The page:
-would find themselves outnumbered over and again by haolo strangers.
They would got very littlo land nnd tho new settlers would outvote them. Finally
tho 'revenues from tho public domain, -which now go to tho Territory,
-would bo paid instend to tho treasury at Washington, thus compelling nn
increase of tnxation hero until such timo ns tho new homesteaders proved up
and became taxpayers themselves.
Lincoln McCandless' wholo appeal to tho Hawaiian voters shows that he
depends on their incxperienco nnd trusts to their credulity. Ho could do nothing
for them that ho promises without a Congress nnd n President in political
agreement with him, and in that ovont his policy would provo most dnmaging
in tho end to tho very electors to whom ho is making his plea. To chooso
lira, therefore, as Dclegato, in plnco of tho Hawaiian who has helped securo
such n vast inflow of Federal money here, and who, if returned ngain, will
havo the special opportunities for aiding this Territory which como to a veteran
member, would seem to show that Our island voters had losLlho instinct of
THE ABSENT FLEET.
When the fleet left here it probably intended to return October 7, ns the
Admiral said. It went south, as tho arrival of tho cruiser California at Suva
indicates. The trip to Suva must havo been made to get into touch with tho
lablo; nnd it seems likely that orders wcro then given from Washington which
changed those undor which tho fleet had sailed from hero.
These orders need havo had nosensatioual benring. They may merely rclato
to maneuvors and target practice. So far as this paper can learn, tho Pacific
fleet has had no maneuvers slnco Itcar Admiral Swinburne took command; but
it is now able, in company with its torpedo boats, to coadiict them, far from
observation, under open sea conditions, such ns might bo had in war,
Thcro havo been suggestions of disaster, to which wo seo no reason to give
liccd. If misfortune has befallen ono or mora of tho bonts, the wireless would
bo worked, not silenced; or, if tho distnnco wero too great for that, anothor
trip would bo mado to Suva, Thero may, of courso, havo been n grent stofm;
but remembering how easily tho Calliopo opposed itself to tho Apian hurricano
in 18SS), wo do not think theso greater or more powerful vessels of tho Amorican
fleet could bo disturbed by anything tho winds and nvcs could do.
Tho question is asked, Has tho fleet gone to Mnnilnf Wo do not know
that it could havo coaled at Pago-Pago for. bo long a trip; wo do know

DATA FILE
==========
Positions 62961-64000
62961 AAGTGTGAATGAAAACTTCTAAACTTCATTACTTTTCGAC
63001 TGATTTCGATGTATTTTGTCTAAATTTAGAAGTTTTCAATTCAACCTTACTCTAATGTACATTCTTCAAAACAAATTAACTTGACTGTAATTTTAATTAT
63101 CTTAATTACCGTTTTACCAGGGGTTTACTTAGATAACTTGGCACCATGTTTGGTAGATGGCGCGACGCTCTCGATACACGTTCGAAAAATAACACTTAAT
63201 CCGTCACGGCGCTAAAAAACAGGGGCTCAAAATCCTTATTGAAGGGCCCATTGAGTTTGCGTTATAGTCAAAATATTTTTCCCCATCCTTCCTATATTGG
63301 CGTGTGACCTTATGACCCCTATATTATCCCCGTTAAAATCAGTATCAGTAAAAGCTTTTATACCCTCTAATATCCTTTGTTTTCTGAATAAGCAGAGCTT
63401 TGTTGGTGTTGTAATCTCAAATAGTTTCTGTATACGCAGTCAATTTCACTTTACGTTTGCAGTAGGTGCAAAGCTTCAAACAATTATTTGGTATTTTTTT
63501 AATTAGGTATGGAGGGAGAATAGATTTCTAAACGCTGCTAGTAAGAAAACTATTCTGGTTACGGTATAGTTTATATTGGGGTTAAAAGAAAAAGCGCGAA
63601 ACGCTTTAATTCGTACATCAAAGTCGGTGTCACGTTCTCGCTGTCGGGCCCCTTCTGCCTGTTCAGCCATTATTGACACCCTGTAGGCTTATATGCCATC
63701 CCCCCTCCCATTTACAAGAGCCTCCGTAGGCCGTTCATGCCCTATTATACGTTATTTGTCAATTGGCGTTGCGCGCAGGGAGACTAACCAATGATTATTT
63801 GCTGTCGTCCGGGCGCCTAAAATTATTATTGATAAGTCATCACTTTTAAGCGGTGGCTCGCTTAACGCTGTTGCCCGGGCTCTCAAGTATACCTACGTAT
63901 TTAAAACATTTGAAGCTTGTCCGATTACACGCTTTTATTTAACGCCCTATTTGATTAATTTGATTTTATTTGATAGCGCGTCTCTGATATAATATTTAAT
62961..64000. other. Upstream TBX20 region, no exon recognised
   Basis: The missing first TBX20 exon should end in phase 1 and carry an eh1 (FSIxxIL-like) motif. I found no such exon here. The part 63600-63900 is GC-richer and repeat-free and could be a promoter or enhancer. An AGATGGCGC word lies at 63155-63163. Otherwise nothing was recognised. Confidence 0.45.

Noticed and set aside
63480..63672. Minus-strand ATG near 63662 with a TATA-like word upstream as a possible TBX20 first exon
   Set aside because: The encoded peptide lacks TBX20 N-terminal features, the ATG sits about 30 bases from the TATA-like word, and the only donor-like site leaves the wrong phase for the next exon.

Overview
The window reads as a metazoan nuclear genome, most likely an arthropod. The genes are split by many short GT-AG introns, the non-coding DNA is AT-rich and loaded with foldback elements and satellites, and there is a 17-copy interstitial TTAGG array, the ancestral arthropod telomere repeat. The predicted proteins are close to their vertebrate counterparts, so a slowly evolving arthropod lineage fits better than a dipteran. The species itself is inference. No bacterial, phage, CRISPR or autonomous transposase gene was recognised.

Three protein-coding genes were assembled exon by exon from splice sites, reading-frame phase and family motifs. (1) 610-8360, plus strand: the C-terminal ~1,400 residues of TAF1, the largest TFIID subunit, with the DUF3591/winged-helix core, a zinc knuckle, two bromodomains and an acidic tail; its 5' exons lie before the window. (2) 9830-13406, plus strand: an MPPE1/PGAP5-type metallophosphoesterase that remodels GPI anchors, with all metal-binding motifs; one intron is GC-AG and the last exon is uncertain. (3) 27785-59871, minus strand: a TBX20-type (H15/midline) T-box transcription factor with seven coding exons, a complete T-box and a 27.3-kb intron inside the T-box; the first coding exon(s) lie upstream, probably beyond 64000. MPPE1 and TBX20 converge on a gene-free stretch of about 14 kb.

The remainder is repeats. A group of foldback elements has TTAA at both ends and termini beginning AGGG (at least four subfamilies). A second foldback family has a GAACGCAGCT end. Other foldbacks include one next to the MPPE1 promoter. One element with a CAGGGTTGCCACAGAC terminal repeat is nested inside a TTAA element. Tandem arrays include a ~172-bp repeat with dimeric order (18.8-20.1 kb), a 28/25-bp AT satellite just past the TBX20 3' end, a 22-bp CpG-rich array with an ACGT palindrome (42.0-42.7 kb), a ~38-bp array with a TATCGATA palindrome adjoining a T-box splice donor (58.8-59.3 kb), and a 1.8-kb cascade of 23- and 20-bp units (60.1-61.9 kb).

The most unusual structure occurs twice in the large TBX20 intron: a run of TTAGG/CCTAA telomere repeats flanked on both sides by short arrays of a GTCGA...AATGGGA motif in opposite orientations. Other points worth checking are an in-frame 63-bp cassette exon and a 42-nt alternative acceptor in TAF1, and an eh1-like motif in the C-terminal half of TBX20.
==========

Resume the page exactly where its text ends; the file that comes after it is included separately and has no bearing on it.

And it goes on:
that its collier Auxilinry which was ordered to coal in haste when tho fleet
went soutli nnd was in such a hurry that it took on $12 coal, is yet lying peacefully
nt tho Naval wharf. Would not orders to movo havo reached it if tho
fleet had turned into tho long trail to tho Far Eastt Is not it lying hero In
expectation of tho return of tho fleet to which it is assigned?
Hut why tho silenco of tho wireless! If intricate battlo maneuvers nro
going on, it is not likely that the wireless would bo used nt all in communicating
between ship and ship, for such would bo tho conditions of nctual warfare.
Jn fleet engagements, oven if apparatus is not shot away, an enemy's wireless
KUHIO AND MCCANDLESS.
Kuhlo and McClellan, working together, were tho most powerful Territorial
forces in and about Congress at its laBt session. As compared 'with then), tho
men from Arizona nnd New Mexico wcro mcro chiffoniers, and tho amateur
workers from Porto Itico nnd he Philippines wore nowhere. If Knhio
this year, McClellan will go with him for anothor term, and thnt will
moan tnoro appropriations nnd n more influential' placo for tho Dclegato on committees.
Tho longor a man is kept in Congress the moro opportunities ho has
to servo his constituents, and Kuhlo will havo reached a point, if sent back
to tho Uoubo this time, whero ho will have tho privileges of an old member.
Everything points to tho election of a Itcpublican House, and Hawaii can
not afford to bo represented thcro by a Democrat or a new man. To hnvo a
voterarl Dclegato there, himself part of the political majority, would put
in an even better position than over "boforo to get things.
Lincoln McCandless could not do anything for Hawaii for two years even
if tho House woro Democratic. 'That is becauso tho first term men aro never
given a chance to mix in. They aro expected to spend their timo studying tho
fystcm. Practically, with McCandless nt Washington, tho Torritory would bo